Minimalist Fitness: How to Get In Lean Shape With Little or No Equipment
Two common barriers for people who want to exercise and get in shape are a lack of time and money needed for fitness.
Who has the time to go to the gym, or buy expensive equipment, or take long bike rides?
Well, if those are the things stopping you, you're in luck.
It takes no equipment to get a great workout and get in shape, and with one or two pieces of simple equipment, you can turn that great workout into a fantastic one, you magnificent beast, you.
And with little or no equipment required for a fantastic workout, you can do it at home, or wherever you are. Even if you're in solitary confinement.
It's hard not to find time for this type of workout — you can do it while watching TV, for goodness sake!
The Pros and Cons of Bodyweight Exercises
Using just your bodyweight, you can do a large number of challenging exercises. I designed a workout that I do when I can't make it to the gym, for example, and I can testify that it's incredibly challenging (more on that below).
If you add just one or two pieces of equipment: a dumbbell, a kettlebell, a jump rope, a medicine ball, or a chinup bar, for example, you can increase the challenge even more.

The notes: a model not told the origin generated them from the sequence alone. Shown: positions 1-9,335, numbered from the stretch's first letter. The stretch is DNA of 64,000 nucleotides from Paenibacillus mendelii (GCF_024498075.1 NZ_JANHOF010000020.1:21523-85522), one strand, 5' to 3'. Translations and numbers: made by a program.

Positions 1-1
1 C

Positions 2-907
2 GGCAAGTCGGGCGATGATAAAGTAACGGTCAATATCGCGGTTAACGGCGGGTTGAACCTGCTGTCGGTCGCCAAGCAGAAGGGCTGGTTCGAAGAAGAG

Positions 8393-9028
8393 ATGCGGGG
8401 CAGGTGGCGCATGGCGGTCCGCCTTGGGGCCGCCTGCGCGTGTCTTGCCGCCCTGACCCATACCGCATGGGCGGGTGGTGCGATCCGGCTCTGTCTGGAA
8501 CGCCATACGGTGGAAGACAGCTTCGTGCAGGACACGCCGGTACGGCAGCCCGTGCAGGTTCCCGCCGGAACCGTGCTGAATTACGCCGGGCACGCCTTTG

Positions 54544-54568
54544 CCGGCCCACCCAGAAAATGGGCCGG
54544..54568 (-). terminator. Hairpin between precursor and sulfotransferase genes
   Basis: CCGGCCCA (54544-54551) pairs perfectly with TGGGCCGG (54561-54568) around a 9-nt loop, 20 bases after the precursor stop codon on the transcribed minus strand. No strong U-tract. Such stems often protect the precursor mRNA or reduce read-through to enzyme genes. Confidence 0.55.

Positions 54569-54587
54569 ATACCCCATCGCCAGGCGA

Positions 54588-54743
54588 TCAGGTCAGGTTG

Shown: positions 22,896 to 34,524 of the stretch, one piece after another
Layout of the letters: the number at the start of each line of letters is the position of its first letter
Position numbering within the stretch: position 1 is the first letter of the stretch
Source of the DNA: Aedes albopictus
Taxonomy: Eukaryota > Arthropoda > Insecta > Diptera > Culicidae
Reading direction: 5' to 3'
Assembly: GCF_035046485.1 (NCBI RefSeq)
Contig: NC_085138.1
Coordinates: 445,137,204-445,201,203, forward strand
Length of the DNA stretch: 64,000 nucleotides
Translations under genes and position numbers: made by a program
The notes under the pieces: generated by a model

Now, I'm not putting down lifting weights — I truly believe in lifting heavy weights when you can, but there are tremendous benefits from bodyweight exercises as well:
- No gym fees or need to buy expensive equipment.
- You can do the workout anywhere, anytime.
- Most exercises involve many muscles working in coordination, resulting in great overall fitness and strength.
- For people who are just starting with strength training, bodyweight is often more than enough to begin with. And it gives you a good foundation of strength you can build on later.
Bodyweight exercises aren't the only thing you should ever do, however, for several reasons:
- After awhile (a couple months perhaps), they aren't all that challenging. You'll need to continue to build your strength by adding weights. You can do that with some simple equipment (see below).
- If you don't have at least one or two pieces of equipment — a chinup bar or a resistance band perhaps — some muscles don't get worked out as much as others. That's not a problem over the short term, but over the long term you'll want to make sure you get a balance.